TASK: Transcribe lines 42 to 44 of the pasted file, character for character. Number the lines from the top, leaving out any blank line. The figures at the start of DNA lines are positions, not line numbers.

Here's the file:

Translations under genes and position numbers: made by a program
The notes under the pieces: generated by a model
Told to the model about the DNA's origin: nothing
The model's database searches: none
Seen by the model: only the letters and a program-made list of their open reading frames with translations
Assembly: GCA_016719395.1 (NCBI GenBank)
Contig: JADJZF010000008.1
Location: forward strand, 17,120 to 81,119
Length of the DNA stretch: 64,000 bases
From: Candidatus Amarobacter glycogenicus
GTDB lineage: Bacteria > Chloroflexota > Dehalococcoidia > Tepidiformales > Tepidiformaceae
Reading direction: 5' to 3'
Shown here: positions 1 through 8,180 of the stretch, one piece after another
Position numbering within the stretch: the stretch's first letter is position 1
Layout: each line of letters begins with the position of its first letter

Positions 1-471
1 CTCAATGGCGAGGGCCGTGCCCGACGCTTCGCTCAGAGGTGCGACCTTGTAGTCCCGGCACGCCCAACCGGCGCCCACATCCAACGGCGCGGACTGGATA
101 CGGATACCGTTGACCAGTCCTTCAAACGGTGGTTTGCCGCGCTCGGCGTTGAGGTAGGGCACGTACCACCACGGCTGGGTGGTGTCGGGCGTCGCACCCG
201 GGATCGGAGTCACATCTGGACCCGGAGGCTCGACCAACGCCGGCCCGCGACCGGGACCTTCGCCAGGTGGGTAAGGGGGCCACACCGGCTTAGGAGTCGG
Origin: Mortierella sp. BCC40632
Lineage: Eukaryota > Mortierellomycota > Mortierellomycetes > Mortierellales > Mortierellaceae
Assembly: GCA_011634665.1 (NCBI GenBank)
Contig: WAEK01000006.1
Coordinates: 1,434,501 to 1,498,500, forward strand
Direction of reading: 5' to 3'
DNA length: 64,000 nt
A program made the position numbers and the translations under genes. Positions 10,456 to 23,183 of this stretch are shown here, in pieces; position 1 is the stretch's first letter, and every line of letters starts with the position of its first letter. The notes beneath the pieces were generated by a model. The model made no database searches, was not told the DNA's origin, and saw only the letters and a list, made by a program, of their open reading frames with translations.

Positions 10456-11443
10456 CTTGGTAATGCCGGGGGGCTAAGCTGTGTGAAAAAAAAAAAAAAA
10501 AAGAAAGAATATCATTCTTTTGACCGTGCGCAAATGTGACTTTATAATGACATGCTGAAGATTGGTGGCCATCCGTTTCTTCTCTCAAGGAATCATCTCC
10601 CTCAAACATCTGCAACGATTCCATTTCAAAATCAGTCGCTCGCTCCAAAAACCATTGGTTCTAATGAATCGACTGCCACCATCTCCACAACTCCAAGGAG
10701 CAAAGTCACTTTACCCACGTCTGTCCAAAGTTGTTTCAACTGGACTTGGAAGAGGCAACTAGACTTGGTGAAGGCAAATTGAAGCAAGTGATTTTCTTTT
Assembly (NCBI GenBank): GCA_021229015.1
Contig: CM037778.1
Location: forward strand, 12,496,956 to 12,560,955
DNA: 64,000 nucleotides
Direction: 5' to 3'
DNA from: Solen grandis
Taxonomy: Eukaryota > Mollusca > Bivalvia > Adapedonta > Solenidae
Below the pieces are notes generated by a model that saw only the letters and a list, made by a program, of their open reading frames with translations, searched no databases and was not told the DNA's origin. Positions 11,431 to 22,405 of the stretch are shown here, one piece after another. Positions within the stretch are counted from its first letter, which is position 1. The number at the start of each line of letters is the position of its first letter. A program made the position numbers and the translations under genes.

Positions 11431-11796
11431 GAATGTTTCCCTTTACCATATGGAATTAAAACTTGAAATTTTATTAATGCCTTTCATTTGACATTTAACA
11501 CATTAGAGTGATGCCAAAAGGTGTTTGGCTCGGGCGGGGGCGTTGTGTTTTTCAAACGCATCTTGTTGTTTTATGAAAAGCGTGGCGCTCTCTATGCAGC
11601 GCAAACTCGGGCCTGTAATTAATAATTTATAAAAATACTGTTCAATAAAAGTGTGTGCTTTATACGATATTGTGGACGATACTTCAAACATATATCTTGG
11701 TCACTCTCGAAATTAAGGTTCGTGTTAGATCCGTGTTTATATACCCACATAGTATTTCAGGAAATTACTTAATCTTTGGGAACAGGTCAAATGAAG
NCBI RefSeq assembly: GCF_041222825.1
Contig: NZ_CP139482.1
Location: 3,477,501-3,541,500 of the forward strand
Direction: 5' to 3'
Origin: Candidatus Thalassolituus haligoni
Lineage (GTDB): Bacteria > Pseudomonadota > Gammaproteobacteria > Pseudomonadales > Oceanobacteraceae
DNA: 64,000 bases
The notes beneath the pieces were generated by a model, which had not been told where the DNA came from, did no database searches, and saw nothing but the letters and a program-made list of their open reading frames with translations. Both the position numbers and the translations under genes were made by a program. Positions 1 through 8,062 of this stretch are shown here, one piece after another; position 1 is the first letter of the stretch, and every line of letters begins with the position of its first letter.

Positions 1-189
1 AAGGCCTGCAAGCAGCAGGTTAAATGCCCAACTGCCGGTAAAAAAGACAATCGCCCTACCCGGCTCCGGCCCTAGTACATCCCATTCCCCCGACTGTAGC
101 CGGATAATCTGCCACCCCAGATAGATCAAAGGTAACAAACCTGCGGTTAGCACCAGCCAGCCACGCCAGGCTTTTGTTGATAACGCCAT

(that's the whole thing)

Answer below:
11431 GAATGTTTCCCTTTACCATATGGAATTAAAACTTGAAATTTTATTAATGCCTTTCATTTGACATTTAACA
11501 CATTAGAGTGATGCCAAAAGGTGTTTGGCTCGGGCGGGGGCGTTGTGTTTTTCAAACGCATCTTGTTGTTTTATGAAAAGCGTGGCGCTCTCTATGCAGC
11601 GCAAACTCGGGCCTGTAATTAATAATTTATAAAAATACTGTTCAATAAAAGTGTGTGCTTTATACGATATTGTGGACGATACTTCAAACATATATCTTGG